Destination X is a different kind of game experience: One player takes the moderator role as a spy on the run, while the remaining players are detectives who must cooperate and use their deductive skills and geographical knowledge to track down the spy and identify their secret destination.
At the beginning of each round, six destination cards are placed face up on the table. The spy secretly chooses one of the destinations, and flips to the chosen country's page in the handbook. Each detective is given three informant cards, and in turn each detective must play an informant to get information about the spy's secret destination. The spy must find the relevant information in the handbook and answer truthfully. The informants may provide information on various aspects such as population, industry, religion, history, economy, and so on. After a detective has played an informant, the detective must also eliminate one of the destinations on the table.
At any time, the detectives can decide to guess on the spy's destination. If they guess correctly, the detectives win the round; otherwise the spy wins. The spy also wins if the detectives run out of informant cards, so the detectives must manage their resources well and not spend too much time or else the spy will manage to get away. The first side to win three rounds wins the game.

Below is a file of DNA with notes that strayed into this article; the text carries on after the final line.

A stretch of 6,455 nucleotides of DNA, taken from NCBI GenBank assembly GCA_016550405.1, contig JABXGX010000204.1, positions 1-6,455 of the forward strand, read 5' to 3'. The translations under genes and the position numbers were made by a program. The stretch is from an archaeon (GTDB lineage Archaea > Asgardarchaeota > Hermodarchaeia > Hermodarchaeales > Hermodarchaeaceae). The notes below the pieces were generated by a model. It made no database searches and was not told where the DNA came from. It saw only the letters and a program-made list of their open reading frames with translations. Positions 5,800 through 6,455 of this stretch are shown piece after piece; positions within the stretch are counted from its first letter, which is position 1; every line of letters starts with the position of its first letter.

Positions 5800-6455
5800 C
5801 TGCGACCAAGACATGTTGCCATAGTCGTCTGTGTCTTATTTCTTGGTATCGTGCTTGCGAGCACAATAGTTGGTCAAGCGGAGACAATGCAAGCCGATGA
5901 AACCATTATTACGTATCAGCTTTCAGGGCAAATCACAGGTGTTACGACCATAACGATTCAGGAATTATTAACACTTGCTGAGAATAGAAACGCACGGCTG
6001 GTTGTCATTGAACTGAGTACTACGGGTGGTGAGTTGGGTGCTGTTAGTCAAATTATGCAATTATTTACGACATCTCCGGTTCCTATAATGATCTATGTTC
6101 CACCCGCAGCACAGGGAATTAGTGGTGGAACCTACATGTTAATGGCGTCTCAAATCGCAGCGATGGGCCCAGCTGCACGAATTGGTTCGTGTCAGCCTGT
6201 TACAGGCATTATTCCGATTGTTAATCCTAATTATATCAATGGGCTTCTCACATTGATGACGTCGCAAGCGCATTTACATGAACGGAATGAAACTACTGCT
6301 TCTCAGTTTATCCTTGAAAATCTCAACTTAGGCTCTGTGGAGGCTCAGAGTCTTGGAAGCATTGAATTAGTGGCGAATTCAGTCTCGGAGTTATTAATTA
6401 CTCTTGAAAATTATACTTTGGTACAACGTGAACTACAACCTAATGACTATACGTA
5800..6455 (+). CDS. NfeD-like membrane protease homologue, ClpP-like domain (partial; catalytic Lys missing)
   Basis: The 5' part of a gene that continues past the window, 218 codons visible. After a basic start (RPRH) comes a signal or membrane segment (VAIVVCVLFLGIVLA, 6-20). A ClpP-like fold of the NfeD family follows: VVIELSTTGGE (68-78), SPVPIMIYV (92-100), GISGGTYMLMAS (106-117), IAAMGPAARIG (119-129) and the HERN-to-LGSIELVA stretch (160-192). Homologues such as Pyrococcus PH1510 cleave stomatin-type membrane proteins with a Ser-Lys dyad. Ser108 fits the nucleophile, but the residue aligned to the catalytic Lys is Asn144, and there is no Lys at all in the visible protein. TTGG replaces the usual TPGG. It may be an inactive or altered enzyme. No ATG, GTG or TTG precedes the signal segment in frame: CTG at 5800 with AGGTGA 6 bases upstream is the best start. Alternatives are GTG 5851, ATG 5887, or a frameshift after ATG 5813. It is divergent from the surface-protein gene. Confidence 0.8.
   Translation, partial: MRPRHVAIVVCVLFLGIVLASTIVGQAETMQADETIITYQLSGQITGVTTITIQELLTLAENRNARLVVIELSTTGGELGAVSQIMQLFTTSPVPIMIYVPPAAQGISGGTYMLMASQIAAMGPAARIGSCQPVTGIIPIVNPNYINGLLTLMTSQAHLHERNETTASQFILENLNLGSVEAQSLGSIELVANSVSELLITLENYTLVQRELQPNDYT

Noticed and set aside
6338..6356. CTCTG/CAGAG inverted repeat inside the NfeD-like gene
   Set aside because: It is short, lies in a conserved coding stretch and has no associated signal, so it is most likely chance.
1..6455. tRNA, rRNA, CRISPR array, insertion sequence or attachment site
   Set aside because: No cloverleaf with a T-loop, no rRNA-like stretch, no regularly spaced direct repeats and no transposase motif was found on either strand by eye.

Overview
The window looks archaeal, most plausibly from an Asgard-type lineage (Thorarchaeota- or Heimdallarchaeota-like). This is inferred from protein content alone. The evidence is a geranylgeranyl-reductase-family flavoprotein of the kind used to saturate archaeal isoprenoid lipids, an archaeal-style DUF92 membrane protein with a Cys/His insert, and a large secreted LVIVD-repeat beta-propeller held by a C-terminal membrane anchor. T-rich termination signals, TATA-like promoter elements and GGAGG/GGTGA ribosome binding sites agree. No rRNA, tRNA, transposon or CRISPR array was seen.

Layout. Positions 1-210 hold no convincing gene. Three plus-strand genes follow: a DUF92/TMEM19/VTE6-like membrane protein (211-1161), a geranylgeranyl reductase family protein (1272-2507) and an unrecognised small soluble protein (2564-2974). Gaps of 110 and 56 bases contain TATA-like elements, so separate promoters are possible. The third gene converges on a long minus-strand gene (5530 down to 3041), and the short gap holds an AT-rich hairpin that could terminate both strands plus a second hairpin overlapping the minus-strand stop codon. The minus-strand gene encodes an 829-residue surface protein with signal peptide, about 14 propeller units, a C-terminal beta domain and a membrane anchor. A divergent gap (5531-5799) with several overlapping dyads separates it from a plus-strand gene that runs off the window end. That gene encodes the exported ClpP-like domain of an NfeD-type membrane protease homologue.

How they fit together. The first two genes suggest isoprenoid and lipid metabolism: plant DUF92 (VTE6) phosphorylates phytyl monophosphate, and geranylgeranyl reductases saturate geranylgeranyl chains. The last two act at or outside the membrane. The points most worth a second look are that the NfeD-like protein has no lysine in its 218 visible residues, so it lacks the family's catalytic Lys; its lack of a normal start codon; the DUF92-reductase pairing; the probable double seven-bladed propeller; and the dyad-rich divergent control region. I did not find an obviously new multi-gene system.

No prior geographic knowledge is needed to play. Since Destination X is a team-based game, it can be played in groups of any number of players.
Santa Maria is a streamlined, medium complexity Eurogame in which each player establishes and develops a colony. The game features elements of dice drafting and strategic engine building. The game is low on luck and has no direct destructive player conflict; all components are language independent.
In the game, you expand your colony by placing Tetris-like pieces with buildings on your colony board. Dice (representing migrant workers) are used to activate buildings; each die activates a complete row or column of buildings in your colony. The buildings are activated in order (left to right / top to bottom), then the die is placed on the last activated building to block this space. It is therefore crucial where you put new buildings in your colony, and in which order you use the dice.
As the game progresses, you produce resources, form shipping routes, send out conquistadors, and improve your religious power to recruit monks. When you recruit a monk, you must decide if it becomes a scholar (providing a permanent special ability), a missionary (for an immediate bonus) or a bishop (for possible end game points). The player who has accumulated the most happiness after three rounds wins. The available specialists, end game bonuses and buildings vary from game to game, which makes for near endless replayability.